Despite the tag line, we're not chatting about temporal anomalies this week. Nope. This week I'm thinking of digital distribution models and how this effect comic books.
Recently I had a free trial month for Marvel Comic's digital comics site. Originally, I had a really hard time figuring out what I wanted to look at, because, I'll admit, a lot of modern Marvel titles leave me cold. However, after settling into how the site works, I actually have to admit being really tempted to get a monthly subscription to this site.
Marvel Digital Comics Subscription Page
You can purchase digital comics, or you can read them online, and Marvel is starting to build up their back catalog in digital format. For $60.00 a year, you can read all of the offerings that Marvel manages to put up on the site, including the whole backlog.
Now, they don't have everything up in their old catalog, and they don't hit every new comic when it comes out, but honestly, for five bucks a month, you can check out anything you might be iffy about. That's a pretty good deal. You can't do it when you aren't online, and you don't get your own copies on your own computer, but hey, you get to read the story and look at the art for five bucks a month.
Now, anyone that knows me knows that my heart really lies with DC characters. So let's look at what DC has going one on their digital side of things.
Well, first off, DC comics, in digital form, are available on ComiXology. Why, no, they don't have their own proprietary site. Why do you ask?
DC Comics Store at ComiXology
On that site, you have a hit or miss collection of modern era books and a few really old Golden Age books, lots of gaps in between, and you have to purchase them all separately. All of the "old" comics, i.e. the one's not released on sale date for the same price as the cover price of the physical books, are released at $1.99.
If DC seemed more committed to their back catalog, I might be happier with this approach. For example, today I saw someone reference Mongul, and I wondered if DC had Superman Annual #11 on the site. I probably would have picked that one up for the sake of warm fuzzy childhood memories. Nope. What about the pre-Crisis Doug Moench Batman stories that I loved? Nope.
I point out Batman and Superman because, well, let's face it, whose catalog do you really want to get fleshed out. And I don't know how important other people consider Moench's pre-Crisis Batman run (its one of my favorite runs of Batman/Detective from my point of view), but Superman Annual #11? It's one of the best Superman stories ever, written by none other than Alan Moore! With Dave Gibbons art no less!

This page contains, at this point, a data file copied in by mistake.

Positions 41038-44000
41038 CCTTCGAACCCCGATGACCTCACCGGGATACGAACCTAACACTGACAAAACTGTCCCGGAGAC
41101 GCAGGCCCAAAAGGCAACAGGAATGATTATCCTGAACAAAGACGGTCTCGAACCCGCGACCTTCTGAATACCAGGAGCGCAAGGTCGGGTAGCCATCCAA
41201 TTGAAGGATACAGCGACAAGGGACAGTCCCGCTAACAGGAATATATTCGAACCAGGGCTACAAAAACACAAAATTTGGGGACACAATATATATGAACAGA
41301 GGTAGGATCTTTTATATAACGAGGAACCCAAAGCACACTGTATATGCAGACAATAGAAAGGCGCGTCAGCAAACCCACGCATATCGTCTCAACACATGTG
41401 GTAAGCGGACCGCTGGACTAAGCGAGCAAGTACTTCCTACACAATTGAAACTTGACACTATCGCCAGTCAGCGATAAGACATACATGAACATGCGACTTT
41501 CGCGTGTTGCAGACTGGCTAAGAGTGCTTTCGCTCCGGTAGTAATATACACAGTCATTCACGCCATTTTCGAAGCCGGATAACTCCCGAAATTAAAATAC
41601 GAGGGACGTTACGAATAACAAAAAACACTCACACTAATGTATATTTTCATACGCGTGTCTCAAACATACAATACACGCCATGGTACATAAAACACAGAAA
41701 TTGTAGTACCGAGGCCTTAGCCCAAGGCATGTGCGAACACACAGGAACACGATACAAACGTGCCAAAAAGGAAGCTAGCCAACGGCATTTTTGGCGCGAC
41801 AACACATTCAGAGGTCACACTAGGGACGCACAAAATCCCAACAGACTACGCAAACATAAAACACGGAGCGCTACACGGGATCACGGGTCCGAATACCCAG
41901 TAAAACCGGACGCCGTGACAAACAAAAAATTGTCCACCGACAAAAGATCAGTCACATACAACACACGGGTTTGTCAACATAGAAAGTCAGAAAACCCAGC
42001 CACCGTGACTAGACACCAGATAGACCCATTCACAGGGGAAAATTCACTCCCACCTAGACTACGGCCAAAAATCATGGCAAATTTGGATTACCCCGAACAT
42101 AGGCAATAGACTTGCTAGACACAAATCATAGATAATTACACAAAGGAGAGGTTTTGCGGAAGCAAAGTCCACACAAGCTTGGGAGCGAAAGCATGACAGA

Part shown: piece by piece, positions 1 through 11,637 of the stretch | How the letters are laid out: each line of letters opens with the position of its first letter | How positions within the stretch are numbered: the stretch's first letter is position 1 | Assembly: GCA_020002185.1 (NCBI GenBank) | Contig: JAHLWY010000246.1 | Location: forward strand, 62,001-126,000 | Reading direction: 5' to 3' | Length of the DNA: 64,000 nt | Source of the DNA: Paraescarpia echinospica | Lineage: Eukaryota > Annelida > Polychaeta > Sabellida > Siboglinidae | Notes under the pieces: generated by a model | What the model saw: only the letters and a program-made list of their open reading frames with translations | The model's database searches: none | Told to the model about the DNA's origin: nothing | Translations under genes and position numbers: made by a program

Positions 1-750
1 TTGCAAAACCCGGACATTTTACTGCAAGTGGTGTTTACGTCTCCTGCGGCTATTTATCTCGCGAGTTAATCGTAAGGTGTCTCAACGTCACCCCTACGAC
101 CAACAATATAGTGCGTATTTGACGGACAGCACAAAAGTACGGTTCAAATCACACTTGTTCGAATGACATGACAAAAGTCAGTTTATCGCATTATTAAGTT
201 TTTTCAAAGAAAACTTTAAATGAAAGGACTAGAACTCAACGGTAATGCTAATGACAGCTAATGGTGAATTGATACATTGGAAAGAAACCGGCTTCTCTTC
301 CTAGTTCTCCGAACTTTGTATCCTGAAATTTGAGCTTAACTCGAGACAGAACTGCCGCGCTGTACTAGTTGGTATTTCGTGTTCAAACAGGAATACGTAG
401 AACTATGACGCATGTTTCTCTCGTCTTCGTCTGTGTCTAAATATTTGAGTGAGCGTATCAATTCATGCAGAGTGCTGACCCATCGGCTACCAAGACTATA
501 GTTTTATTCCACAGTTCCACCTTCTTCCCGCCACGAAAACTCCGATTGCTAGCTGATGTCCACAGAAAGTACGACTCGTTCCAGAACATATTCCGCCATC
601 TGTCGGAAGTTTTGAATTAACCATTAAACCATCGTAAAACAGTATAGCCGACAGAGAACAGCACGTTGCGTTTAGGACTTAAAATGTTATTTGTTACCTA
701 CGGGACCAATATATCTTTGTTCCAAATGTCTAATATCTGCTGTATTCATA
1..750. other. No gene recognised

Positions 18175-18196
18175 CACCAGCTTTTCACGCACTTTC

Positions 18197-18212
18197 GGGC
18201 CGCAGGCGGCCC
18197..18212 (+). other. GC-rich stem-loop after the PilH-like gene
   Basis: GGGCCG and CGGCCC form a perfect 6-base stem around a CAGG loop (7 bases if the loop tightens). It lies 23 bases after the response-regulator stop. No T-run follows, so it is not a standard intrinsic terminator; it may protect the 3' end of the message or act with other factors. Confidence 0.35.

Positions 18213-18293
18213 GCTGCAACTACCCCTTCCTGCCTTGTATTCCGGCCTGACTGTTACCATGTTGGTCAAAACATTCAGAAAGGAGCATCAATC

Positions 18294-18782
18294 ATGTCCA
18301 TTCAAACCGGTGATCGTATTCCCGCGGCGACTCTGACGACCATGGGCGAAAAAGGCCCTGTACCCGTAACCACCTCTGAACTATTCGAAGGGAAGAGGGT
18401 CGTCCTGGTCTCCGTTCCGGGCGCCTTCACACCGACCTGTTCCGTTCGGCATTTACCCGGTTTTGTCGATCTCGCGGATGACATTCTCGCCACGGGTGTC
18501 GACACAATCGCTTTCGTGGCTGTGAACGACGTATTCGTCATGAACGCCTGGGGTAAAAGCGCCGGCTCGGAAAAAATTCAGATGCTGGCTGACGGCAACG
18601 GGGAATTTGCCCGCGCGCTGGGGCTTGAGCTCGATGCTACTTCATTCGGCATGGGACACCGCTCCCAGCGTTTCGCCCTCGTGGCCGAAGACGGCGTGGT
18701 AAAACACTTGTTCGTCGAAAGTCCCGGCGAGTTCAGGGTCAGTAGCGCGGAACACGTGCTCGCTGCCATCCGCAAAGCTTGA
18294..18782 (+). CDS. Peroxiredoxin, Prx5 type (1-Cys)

I will say, without reservation, I might go as high as $15.00 bucks a month if I could do the same thing with a site filled with DC comics that I can with Marvel. If they showed a commitment to putting up the rest of their catalog, at least.
Divorcing the discussion from characters, stories, or reboots, I think that at this point in time Marvel is just a better run company. They may do stupid things (really stupid things), but they somehow gloss over those stupid things with the next shinny thing, and move on. DC seems to make a mistake, trip over it, apologize for it, make the mistake again, remind everyone that they made the mistake just about the time everyone forgets about it, etc.
I'm hoping that someone at DC is, for once, really looking to copy Marvel, but not for storylines or crossovers, but just basic business model.
Hell, DC would still get some of my money after their "not a reboot" with this model, and if I was paying a flat rate, I might even take a look at some of the "not a reboot" titles.
Perchance, to dream.
Because I've heard a lot of good things about the title, and because it was on sale on Thwipster, I picked up the hardcover collection of Invincible, so I'll be looking forward to checking out this title.